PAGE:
Barker is familiar with the basic laws of physics, adjusting his speed and movements depending on the weight of his load and how far the trolley is positioned on the jib. The closer the load is positioned to the tower, the more weight the crane can lift safely. He needs to compensate his movements when there is a load of 8,000 pounds at the tip of the jib very differently from when there is a maximum load of 22 tons close to the tower. “The trick is to make only movements to control the load,” he said.
All channels open
He remains in constant communication with the men on the ground through two-way radios, while a direct phone line to the other crane operator prevents any overlaps of loads between the two massive jibs. Though the jibs are different heights and lengths —Barker’s is 267 feet long — the cranes’ loads could infringe on the other’s perimeter without perfect coordination.
“When the job starts you can see everything. But once the building goes up, you lose visibility, and there are a lot of blind spots,” said the 36-year-old father of three. “You have to rely on the guys on the ground to keep everything safe and up to speed. When you’re in the blind you depend on the riggers and signalmen.”
The signalmen give him explicit details so he knows how heavy a load to expect and where to move the trolley along the jib before he can lower his hooks. While placing gingerbread — smaller I-beams that reinforce the steel framework of the building — Barker responds to a series of nonstop radio instructions:
“Move it up a dog.”
“Left easy. Down easy.”
“Swing left. Up easy.”
“OK, we’re working. Down.”
'No room for error'
“You have to pay attention at all times,” he said. “There’s no room for error when you are flying iron and sending a load weighing thousands of pounds over to guys who are standing five stories high on beams that are 8 inches wide.”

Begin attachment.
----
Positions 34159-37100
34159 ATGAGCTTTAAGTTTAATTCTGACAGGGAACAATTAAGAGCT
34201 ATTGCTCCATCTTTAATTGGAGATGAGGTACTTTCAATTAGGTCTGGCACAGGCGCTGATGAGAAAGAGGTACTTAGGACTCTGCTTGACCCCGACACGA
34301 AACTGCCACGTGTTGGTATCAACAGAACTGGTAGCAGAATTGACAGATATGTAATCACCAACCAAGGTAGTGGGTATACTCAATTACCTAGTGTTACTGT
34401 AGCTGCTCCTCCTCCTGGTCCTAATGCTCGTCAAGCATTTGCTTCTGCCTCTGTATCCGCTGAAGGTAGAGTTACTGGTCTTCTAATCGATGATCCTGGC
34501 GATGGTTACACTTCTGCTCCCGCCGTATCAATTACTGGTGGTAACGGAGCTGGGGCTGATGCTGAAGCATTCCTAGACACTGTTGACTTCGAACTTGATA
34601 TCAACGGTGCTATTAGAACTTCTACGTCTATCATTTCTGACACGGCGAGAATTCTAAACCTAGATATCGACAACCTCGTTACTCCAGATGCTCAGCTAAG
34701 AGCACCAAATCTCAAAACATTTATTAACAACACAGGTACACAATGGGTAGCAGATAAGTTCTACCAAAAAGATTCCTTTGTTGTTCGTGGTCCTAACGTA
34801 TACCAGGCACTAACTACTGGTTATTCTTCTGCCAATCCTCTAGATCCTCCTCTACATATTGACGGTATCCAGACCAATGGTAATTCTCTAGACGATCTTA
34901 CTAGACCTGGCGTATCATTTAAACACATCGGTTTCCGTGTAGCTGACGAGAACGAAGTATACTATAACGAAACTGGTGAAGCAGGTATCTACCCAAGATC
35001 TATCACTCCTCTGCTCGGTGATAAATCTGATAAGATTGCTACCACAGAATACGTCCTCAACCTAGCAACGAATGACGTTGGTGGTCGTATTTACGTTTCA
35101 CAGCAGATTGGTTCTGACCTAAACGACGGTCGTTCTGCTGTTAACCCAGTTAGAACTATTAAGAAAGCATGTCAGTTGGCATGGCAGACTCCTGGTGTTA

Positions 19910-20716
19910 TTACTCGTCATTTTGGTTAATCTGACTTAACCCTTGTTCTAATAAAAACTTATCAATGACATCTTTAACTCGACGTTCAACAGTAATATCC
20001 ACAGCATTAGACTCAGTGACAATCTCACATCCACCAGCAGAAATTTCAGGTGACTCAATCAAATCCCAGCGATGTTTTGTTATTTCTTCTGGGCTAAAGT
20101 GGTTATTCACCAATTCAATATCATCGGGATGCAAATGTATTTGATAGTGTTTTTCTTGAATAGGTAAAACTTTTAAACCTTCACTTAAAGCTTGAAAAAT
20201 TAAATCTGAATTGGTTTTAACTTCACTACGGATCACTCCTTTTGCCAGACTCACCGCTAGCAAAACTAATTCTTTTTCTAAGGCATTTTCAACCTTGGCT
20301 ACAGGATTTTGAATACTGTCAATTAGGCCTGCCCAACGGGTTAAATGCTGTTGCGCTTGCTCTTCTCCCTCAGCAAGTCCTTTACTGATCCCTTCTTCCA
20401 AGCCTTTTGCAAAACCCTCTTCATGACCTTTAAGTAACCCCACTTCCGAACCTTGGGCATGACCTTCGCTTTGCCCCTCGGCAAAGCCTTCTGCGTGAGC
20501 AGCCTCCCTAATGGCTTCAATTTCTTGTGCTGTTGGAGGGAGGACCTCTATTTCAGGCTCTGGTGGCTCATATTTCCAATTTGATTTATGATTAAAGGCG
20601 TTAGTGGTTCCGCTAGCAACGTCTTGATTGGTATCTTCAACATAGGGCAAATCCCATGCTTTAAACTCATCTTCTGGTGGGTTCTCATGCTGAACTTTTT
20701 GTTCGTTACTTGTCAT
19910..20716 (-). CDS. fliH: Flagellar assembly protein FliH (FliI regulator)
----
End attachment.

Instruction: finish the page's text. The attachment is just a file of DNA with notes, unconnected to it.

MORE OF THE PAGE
After climbing up to the cabin, Barker starts each shift with a safety inspection of the equipment on the counter-jib behind the cabin, eyeballing the hoist cable for signs of stress, lubricating the moving parts, and checking the tension on the tower section’s bolts and lattice. He’ll go over the plans with the signalmen for safety and efficiency, and discuss options for flying the loads. The crane operates in all weather, except in very high wind or lightning storms.
For Barker, working on the hospital expansion project is not a typical job site. While he can’t see patients through the existing hospital windows, he knows that his crane holds special fascination for little kids, and he makes it a point to wave or blast his horn whenever he sees families looking up at him from Welch Road.
Early next year, when all the structural steel is scheduled to be in place, Barker will move on to his next job, and the two tower cranes will be taken down section by section by smaller mobile cranes.
“I’m proud to be a part of a project that will make such a positive impact on so many children and families,” he said.
Stanford Medicine integrates research, medical education and health care at its three institutions - Stanford University School of Medicine, Stanford Health Care (formerly Stanford Hospital & Clinics), and Lucile Packard Children's Hospital Stanford. For more information, please visit the Office of Communication & Public Affairs site at http://mednews.stanford.edu.